Cannes Lions Special: Using images & visual language to narrow the gender gap
Pam Grossman, Director, Visual Trends, Getty Images and Jessica Bennett, Journalist, Editor, Lean In discuss the rise of visual language on social media which has influenced a change in societal perception of women as the powerful, liberated gender
Pam Grossman, Director, Visual Trends, Getty Images and Jessica Bennett, Journalist, Editor , Lean In presented a very thought-provoking session on influence of images & society’s perception of women. Given that Facebook and Instagram are taking the usage of pictures to a new league, a whole different and powerful language of our generation is evolving.
They have also become a powerful force in influencing our perceptions and thought processes. Unfortunately more often than not, visual media portrays women as sexualized, sidelined or in supporting roles, and research shows that the more media a girl consumes, the lesser options she believes she has in life.
Fortunately, this is changing. On social media, where women form a majority of user base, young women are using the language of images – from memes, GIFs to the rise of the #uglyselfie, to shift perceptions about gender and power.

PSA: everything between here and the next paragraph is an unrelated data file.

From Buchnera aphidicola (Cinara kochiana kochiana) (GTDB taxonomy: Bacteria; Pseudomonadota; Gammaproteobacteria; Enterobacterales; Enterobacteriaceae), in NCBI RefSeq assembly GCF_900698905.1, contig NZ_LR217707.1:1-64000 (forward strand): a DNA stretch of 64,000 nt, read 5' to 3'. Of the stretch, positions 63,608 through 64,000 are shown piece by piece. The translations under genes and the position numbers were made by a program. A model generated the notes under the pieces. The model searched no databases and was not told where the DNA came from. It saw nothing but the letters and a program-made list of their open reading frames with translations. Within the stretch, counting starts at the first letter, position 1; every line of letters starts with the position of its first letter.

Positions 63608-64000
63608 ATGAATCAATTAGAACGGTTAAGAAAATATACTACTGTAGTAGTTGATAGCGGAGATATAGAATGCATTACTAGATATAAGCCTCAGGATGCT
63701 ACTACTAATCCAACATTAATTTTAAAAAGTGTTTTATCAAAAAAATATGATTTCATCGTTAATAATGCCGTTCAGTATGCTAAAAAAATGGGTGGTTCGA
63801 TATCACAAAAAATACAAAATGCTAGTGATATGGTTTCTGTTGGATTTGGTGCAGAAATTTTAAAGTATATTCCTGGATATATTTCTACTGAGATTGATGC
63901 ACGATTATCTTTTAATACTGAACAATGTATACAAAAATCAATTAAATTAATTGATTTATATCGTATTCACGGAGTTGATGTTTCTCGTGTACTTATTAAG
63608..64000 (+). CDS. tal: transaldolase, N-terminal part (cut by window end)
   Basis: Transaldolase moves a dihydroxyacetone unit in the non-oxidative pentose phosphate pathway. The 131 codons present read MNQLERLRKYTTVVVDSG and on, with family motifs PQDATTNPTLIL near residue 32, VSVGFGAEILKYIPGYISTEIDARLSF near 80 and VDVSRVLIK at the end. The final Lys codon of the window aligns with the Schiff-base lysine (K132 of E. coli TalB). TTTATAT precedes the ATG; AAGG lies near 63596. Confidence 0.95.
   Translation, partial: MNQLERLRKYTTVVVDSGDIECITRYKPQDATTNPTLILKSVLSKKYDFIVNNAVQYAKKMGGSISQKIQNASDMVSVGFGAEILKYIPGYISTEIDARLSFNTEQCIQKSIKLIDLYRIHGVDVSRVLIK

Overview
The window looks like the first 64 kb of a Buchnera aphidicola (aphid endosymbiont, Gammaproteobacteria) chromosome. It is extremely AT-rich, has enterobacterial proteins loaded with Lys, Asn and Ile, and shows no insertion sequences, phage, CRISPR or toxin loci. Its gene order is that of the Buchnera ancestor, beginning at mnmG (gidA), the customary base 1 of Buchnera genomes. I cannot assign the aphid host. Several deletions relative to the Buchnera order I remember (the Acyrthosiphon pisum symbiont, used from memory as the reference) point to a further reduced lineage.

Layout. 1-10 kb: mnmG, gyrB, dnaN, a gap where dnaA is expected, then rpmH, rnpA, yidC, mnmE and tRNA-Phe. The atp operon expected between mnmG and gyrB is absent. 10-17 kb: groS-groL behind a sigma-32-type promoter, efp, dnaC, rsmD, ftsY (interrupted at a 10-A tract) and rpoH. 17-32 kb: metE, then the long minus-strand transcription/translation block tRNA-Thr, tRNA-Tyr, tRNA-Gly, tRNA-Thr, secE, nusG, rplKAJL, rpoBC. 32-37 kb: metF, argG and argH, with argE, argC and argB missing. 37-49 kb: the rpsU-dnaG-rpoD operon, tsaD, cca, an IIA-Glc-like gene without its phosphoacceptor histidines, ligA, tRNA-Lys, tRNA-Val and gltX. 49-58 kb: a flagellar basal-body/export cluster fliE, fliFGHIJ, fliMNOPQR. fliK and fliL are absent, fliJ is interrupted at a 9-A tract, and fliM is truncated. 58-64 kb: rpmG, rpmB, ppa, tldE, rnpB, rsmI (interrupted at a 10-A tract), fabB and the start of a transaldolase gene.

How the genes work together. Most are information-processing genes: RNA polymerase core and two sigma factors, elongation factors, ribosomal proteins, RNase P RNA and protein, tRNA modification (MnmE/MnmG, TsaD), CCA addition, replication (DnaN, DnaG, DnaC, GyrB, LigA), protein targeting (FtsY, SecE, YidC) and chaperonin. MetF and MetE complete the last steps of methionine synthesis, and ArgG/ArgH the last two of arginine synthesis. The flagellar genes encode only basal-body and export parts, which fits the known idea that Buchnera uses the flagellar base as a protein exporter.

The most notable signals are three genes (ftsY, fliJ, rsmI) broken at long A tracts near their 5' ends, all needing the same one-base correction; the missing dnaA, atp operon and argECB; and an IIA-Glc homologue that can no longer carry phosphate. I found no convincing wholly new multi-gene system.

Grossman and Bennett shared how through visual language, women have the power to influence change. Grossman cited various examples of and analysed images by scanning each image through the lens of gender bias.
For instance, when today women hold vast majority of spending power, why do companies still target women using pink colour, she further shared a picture of a working women with a baby coming out of her briefcase, which depicted she was unable to handle a career and her household.
Some of the other significant trends in images are as follows:
• There has been an increase of images of women being powerful. From politics to business there has been a strong rise in images of women in powerful roles.
• Large companies including FMCG, durables have shifted from using professional models to using real people. It is believed that consumers are more perceptive to images of real people to models.
• Toy industry is moving away from stereotypes of quintessential pink toys for girls and blue toys for boys.
• Fatherhood is being elevated to heroism in images.
• Top selling images of women from 2007 – 2012 has seen a sea change, the current top selling image is that of a woman who is independent and in-charge of her own life.
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